Two: Description of the Metres


2.6 Tuṭṭhubha (Triṣṭubh), & Jagatī

Tuṭṭhubha in the Canon occurs in basically three forms. In the early period Tuṭṭhubha verses are used in the main independently. Only occasionally do we find Jagatī lines in the early verses, and then only as an expedient, as it were. The last two sections of Suttanipāta are considered to contain some of the earliest texts in the canon. And in the first of these books, Aṭṭhakavagga (Sn IV), there are only 4 Jagatī lines among nearly 400 lines of Tuṭṭhubha (there is also one Jagatī verse, no 836). In Pārāyanavagga (Sn V), the Jagatī lines amount to approx 7% of the lines in the Tuṭṭhubha verses.01 Later in the middle period we find that these two metres are frequently intermixed in composition, and at that point we might better describe the metre as being Tuṭṭhubha-Jagatī. Later still these metres are replaced by their Classical counterparts Upajāti and Vaṁsaṭṭhā (described in 2.8 below).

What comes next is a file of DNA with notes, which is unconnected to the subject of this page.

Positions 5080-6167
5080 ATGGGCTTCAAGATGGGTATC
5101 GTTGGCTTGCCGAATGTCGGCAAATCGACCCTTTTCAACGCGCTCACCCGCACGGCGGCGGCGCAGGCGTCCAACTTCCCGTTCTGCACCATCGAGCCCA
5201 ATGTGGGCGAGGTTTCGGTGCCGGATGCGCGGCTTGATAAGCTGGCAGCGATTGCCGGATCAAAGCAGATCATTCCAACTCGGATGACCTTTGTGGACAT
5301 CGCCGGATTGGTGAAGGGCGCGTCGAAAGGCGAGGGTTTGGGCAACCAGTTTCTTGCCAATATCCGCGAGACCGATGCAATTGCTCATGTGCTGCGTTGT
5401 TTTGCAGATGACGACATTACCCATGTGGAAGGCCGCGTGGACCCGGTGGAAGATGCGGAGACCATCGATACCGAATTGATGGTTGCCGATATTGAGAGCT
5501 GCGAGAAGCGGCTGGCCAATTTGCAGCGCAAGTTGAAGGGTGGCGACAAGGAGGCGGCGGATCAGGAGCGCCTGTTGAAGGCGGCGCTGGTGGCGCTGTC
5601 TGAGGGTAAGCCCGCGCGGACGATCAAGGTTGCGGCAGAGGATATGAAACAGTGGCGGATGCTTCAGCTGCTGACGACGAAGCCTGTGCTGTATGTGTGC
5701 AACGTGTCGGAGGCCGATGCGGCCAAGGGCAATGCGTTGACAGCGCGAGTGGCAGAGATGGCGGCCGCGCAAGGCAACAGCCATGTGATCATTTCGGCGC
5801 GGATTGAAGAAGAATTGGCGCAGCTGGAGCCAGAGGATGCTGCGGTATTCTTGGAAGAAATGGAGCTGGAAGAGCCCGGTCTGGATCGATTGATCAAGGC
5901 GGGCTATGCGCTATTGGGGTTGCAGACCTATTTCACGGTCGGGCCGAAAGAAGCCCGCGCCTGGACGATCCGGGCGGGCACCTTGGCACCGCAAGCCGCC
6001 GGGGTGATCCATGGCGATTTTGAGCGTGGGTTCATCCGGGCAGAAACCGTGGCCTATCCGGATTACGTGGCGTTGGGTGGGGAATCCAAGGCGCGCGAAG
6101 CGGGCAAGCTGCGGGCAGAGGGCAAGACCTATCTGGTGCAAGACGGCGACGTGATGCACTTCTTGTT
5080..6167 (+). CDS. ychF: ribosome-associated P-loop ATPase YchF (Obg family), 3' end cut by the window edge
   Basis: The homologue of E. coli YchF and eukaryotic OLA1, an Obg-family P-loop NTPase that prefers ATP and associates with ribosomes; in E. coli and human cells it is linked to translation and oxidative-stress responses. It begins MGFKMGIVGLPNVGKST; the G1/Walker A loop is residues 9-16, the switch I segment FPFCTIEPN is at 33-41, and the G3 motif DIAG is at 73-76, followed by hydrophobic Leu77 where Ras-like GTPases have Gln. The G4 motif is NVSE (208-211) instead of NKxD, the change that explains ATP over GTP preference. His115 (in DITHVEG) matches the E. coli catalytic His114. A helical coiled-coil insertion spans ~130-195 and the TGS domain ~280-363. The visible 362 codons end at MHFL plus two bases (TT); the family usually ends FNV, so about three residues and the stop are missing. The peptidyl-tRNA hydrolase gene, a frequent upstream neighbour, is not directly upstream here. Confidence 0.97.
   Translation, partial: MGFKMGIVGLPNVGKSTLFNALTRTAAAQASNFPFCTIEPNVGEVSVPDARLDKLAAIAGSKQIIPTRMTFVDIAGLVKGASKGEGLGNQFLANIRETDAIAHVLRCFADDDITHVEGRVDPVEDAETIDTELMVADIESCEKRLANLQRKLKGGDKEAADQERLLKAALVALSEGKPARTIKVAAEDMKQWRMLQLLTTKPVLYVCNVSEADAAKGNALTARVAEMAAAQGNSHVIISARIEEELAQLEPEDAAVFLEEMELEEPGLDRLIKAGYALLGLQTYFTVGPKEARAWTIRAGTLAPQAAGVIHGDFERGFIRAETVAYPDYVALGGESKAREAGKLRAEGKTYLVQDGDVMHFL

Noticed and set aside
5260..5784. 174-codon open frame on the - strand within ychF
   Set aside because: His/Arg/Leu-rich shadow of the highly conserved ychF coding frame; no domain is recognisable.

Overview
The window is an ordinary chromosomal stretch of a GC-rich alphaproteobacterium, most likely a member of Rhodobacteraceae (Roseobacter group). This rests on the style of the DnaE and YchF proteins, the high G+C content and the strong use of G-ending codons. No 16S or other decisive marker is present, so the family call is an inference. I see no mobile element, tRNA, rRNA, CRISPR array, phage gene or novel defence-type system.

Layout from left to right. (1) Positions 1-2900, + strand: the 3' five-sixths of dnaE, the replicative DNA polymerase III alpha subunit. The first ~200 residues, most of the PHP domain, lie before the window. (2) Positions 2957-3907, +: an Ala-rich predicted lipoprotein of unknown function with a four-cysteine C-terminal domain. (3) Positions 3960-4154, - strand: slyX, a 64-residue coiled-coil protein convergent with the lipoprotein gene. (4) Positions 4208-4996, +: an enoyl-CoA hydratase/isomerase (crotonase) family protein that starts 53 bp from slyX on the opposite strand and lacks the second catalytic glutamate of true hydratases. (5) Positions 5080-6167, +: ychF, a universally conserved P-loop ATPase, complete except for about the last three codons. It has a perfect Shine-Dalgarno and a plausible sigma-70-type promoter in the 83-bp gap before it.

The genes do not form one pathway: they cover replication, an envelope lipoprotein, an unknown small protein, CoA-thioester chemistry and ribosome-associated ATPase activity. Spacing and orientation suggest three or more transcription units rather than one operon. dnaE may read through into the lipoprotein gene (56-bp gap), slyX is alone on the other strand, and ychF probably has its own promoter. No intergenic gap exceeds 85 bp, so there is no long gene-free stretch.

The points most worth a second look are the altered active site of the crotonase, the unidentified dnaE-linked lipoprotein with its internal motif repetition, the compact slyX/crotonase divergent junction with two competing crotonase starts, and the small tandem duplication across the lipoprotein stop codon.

As the variations that occur in the one also occur in the other, we can take the two metres together for description.

Tuṭṭhubha normally has 11 syllables to the line, and is defined thus:


Jagatī is similar, but has an extra light syllable in penultimate position, giving a line of 12 syllables, thus: